$6 billion annually for the our judges ate it up saying it's an amazing investment. john: she won because she had an idea that would bring a return on investment. >> there's a lot of work to be done to make sure all goes according to plan and the opportunity to make this happen in indonesia. john: is the fifth time you posted this competition. whether ideas worked? >> the first that was really memorable is won by a group called the taxpayers alliance and they had this idea of fighting against what's called the beer tax which was scheduled for a regular increase. they use the prize money to produce thousands upon thousands of what they called coasters to you and i. john: we have a picture up there. buying around?
don't forget one for the tax man. sin when they did the math they realize every time you were in a pub fined two pints attacks on it and you could have had a third that in fact that has gone to some bureaucrat so that was able to create a public moment to to make it's a scheduled increase in the beer tax and it went down a little bit after the big campaign where they got some of the british tabloids to come on board an amplified the message. a little project on a shoestring budget means more beer for british taxpayers in the less money for bureaucrats. it's a big win. john: and these think tanks in how many countries? >> 96 now. john: and you get a sense that liberty is winning? >> there are some places where we have seen some exciting come to fruition a lot of energy among young libertarians in brazil. they have toppled the government so there is some good signs that
things are moving in a positive direction. this nice feel like the berlin wall is coming down but a lot of partners are getting rid of little regulations that prevent entrepreneurs from creating well and that's how you create prosperity. john: let's do it here. thank you brad lips. next, politicians and lobbyists get so cozy. candidates always promised they will change the culture but they don't. i promise it's not going to happen to me. you totaled your brand new car. nobody's hurt, but there will still be pain. it comes when your insurance company says they'll only pay three-quarters of what it takes to replace it. what are you supposed to do? drive three-quarters of a car? now if you had liberty mutual new car replacement™, you'd get your whole car back. i guess they don't want you driving around on three wheels. smart.
>> drain the swamp. [applause] john: president-elect trump says he is uniquely qualified to drain the swamp and washington's cronyism because he understands how it works. other politicians promise to change the culture that once they get to d.c. they decide they like it. >> they got to washington and something happened. i promise it's not going to happen to me. john: i want to believe it but even if he's an utterly principled man do you believe that? but assuming he is, it's tough for anyone to constantly say no to people. if you are politician people ask you for money all day.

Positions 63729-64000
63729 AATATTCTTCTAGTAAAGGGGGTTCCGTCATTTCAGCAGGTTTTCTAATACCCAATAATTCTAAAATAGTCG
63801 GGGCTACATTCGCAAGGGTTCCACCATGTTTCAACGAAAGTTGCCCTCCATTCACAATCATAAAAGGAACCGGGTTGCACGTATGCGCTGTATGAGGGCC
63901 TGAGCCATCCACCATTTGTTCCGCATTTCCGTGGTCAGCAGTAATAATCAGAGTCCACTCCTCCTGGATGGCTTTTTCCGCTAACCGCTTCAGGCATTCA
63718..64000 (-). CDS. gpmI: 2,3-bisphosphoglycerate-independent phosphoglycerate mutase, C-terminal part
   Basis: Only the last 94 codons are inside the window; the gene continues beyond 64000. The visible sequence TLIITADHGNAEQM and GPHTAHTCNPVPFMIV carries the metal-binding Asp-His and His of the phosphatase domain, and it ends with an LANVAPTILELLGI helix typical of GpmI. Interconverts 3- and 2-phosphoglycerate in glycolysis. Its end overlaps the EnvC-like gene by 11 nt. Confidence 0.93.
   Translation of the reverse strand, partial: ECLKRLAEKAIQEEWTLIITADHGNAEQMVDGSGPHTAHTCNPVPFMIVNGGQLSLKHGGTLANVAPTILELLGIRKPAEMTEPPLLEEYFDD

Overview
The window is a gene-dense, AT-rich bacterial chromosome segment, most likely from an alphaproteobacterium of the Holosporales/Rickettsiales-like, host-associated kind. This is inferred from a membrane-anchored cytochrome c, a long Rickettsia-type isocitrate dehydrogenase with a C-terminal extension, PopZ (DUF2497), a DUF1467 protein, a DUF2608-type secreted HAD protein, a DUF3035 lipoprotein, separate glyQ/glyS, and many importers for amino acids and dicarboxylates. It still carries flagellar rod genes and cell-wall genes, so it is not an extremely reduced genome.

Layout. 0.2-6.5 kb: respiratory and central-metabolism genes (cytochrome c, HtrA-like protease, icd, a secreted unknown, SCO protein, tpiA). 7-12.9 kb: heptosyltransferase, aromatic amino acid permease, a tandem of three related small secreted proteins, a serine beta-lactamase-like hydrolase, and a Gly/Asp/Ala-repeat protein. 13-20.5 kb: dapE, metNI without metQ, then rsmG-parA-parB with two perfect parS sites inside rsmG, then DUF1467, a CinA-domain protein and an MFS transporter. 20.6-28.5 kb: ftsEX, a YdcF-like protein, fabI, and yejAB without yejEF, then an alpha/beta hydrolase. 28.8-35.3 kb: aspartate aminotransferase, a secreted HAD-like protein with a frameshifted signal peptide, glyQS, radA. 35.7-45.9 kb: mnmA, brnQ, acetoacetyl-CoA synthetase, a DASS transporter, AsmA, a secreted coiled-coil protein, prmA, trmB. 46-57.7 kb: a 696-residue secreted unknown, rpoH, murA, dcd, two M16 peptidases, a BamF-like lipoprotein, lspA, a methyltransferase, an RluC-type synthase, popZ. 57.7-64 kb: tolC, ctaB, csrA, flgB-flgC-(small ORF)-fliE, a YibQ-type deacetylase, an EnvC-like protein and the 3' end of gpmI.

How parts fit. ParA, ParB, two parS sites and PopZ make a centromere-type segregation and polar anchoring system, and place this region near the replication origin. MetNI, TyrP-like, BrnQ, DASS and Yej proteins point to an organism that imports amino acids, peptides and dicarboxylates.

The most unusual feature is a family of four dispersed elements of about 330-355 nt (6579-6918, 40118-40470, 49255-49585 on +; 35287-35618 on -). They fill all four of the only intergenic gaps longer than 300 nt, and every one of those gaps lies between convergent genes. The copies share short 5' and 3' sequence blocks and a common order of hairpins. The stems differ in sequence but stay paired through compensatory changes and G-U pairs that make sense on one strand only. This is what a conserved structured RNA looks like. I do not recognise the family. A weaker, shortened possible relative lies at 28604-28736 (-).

i need a grant for my charity. we do so much good. my business needs a subsidy. we employ lots of people. we don't want to fire them. almost no one bothers to go to washington to answer spending cuts. the congressional hearings, 99% of the testimonies from people who want more stuff. these insurance company lobbies want more government guaranteed flood insurance. her career may depend on lobbyists. our care roe wasn't allowed into here that talk. maybe that congressman made a mistake by meeting with lobbyists because this election she lost her seat to another republican in the primary candidate who promises on his web site elected officials need to have courage to say no to special interests and to lobby for subsidies. really? people will vote for that?
may be the crony culture is changing and maybe donald trump will change things. but i doubt it is even the worst parts of the swamp like dodd-frank and the consumer financial protection board have a constituency scads of lobbyists who make money off of those laws. they will fight tooth and nail to keep them. solyndra got half a billion dollars from president obama. with government handing out subsidies like that is well worth it for companies to invest in lobbyists and fixers who dive into the swamp but for taxpayers it only cost each of us a couple of bucks. to then go to washington to bonk your congressman a few bucks? probably not. >> i guess this is just another lost cause. john: draining the swamp may be a lost cause. thomas jefferson said as the natural progress of things for liberty to yield and government
to grow. i want to believe donald trump rally says this. >> drain the swamp. john: draining that swamp means killing things like the abrams tank. there are more than 500 subcontractors based in lots of states who are helping to build the tanks and dozens of senators and congressmen who will fight for their constituents. likewise draining the swamp means killing dodd-frank and obamacare. will they kill these? every word in here has a special friend, a lobbyist for 20 of them who will defend it, who will fight hard to make sure everything in here stays the same. good luck getting rid of this mr. president. i hope you will succeed. but i won't bet on it. that's our show.
see you next week. good night from new york. kennedy: donald trump ripping democrats for refusing to let obamacare go and calling their senate leader a clown. we'll break down state senate hearings on the hacks. i'll talk to director peter berg on his film about the boston marathon bombings. tomorrow president obama officially gives his two weeks notice and what a glorious 8 years it's been. just ask him. a presidency that started with